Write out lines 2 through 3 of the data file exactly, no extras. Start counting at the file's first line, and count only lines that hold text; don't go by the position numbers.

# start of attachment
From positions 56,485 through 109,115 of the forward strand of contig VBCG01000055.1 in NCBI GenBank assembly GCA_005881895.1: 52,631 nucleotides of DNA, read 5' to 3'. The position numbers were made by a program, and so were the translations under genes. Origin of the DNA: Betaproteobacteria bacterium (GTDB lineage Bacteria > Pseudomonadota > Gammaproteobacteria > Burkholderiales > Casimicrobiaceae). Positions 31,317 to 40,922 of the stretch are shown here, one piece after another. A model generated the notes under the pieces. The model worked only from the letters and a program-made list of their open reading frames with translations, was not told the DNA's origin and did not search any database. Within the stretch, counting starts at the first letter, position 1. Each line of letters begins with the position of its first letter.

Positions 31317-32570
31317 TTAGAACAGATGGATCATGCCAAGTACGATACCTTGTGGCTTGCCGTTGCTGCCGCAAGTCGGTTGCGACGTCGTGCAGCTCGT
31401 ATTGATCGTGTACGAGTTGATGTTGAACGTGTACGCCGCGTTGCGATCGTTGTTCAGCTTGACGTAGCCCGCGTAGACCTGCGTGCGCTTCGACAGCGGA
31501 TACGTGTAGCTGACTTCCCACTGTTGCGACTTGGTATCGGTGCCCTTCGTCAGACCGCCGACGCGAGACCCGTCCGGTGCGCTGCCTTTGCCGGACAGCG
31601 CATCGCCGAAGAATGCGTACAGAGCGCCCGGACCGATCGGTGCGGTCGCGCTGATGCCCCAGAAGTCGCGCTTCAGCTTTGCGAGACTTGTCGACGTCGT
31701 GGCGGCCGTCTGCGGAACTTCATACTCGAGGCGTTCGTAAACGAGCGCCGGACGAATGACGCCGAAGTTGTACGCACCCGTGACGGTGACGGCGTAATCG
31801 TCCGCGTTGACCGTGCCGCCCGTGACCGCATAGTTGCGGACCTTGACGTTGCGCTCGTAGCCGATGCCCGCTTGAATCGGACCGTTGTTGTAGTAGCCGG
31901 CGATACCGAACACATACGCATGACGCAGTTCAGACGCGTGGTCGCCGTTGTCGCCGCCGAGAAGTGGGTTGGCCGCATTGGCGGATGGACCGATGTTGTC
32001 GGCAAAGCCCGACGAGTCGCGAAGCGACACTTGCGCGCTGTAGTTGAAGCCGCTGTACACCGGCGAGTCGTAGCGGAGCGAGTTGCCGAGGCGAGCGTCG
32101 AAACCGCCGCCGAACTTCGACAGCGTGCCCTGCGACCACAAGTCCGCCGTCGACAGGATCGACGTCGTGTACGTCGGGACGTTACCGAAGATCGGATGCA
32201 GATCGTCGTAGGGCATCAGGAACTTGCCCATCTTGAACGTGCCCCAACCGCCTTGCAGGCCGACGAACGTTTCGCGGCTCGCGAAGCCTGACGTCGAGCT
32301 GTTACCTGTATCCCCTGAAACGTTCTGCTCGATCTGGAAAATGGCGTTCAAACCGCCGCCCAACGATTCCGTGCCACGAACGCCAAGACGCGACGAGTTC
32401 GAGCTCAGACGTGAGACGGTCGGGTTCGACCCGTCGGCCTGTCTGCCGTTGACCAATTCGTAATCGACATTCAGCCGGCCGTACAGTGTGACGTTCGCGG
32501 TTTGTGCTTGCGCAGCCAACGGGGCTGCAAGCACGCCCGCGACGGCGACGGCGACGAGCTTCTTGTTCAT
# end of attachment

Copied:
Positions 31317-32570
31317 TTAGAACAGATGGATCATGCCAAGTACGATACCTTGTGGCTTGCCGTTGCTGCCGCAAGTCGGTTGCGACGTCGTGCAGCTCGT